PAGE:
First-time GMAT test takers often become intimidated by the 700-800 level Data Sufficiency questions. Often, these MBA hopefuls suffer from a common fallacy for this portion of the GMAT exam.
Namely, Data Sufficiency should not be approached as a purely mathematical portion of the exam; much more often, it tests a student’s logical capabilities. As such, students should be wary of overdoing calculations when they are unnecessary. Doing so will take precious seconds off of the exam, and on occasion lead test takers to the wrong answer!
Let’s consider the following problem as a perfect illustration of what we mean:
Sequence S has 25 numbers in it. What is the 24th number in the sequence?
(1) Each number in the sequence is a positive, prime integer, and each is the prime number immediately following the number preceding it.
(2) The first number is even.
A skilled GMAT student knows to analyze whether the first term suffices first.
If it does, the only plausible answers are A and D; if it doesn’t, the student has narrowed the solution down to B, C, and E. Given these terms, the student will notice that the first term (1), while informative, does not give an inkling as to where the sequence of prime numbers begins. At this point, the answer must be B, C, or E, meaning the student has a 33.3% chance of guessing the answer correctly. Not a bad start!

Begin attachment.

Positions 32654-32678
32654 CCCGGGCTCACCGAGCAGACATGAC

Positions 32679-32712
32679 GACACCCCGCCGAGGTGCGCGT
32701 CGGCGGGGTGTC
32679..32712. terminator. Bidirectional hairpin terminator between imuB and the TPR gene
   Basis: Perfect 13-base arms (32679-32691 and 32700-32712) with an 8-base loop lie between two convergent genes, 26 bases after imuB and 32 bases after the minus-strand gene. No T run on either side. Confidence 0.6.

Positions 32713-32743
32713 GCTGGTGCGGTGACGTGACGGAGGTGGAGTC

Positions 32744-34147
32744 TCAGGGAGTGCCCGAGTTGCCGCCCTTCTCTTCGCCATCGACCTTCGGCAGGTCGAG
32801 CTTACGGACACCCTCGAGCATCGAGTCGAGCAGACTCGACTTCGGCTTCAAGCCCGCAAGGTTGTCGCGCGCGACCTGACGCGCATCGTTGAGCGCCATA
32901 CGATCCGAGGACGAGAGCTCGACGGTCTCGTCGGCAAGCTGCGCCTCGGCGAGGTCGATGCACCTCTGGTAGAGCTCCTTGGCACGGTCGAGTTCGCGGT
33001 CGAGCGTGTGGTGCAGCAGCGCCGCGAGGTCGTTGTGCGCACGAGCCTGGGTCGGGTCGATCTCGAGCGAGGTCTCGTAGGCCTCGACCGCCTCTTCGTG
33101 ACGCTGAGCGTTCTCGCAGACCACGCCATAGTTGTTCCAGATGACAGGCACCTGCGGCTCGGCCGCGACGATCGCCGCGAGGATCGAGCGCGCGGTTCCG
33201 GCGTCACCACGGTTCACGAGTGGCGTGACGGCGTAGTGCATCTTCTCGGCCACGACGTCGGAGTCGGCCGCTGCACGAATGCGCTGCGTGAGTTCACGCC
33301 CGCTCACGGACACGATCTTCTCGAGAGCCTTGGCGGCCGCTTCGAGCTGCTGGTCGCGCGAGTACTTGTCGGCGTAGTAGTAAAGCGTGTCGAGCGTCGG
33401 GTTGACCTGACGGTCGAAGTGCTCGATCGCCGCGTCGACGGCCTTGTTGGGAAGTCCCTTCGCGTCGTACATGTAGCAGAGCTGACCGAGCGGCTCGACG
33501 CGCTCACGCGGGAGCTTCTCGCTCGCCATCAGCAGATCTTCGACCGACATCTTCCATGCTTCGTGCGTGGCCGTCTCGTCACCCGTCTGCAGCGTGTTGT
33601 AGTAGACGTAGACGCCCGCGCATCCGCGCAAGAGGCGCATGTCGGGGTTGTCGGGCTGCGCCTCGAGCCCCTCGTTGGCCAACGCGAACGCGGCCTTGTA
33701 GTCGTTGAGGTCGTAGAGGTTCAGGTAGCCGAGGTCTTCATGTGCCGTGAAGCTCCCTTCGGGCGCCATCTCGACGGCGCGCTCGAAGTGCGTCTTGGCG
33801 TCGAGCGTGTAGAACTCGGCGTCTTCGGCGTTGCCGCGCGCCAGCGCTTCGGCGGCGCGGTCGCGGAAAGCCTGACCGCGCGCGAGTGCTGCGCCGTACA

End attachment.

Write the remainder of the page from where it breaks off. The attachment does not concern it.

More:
Turning to (2), the student quickly sees that just knowing that the first number is even tells us nothing about the 24th term in the sequence: we’re down to just C or E. Using both terms together, we know that the first term in the sequence must be 2, since 2 is the only even prime number. Thereafter, we deduce that the sequence proceeds forward from prime number to prime number (i.e., [2, 3, 5, 7 . . .]) until reaching the 24th number in the sequence.
Once the student gets to this point, he or she should be done with the problem.
Together, both terms can answer the question. Emphasis on can. Many students make the mistake of going one step further unnecessarily. Data Sufficiency merely wants to know if the student can answer the question; it does not test what the answer actually is.
In this case, the student will count prime numbers forward to find the 24th term: [2, 3, 5, . . . , 89] – just to prove definitively that the terms offer a discrete answer to the question. Data Sufficiency does not require a student to prove he or she can find an answer definitively.
Avoid making unnecessary calculations once you know that the terms suffice, and you will save precious time for the tougher questions that follow! If you take shortcuts during your standardized test preparation, you will save yourself pain on test day!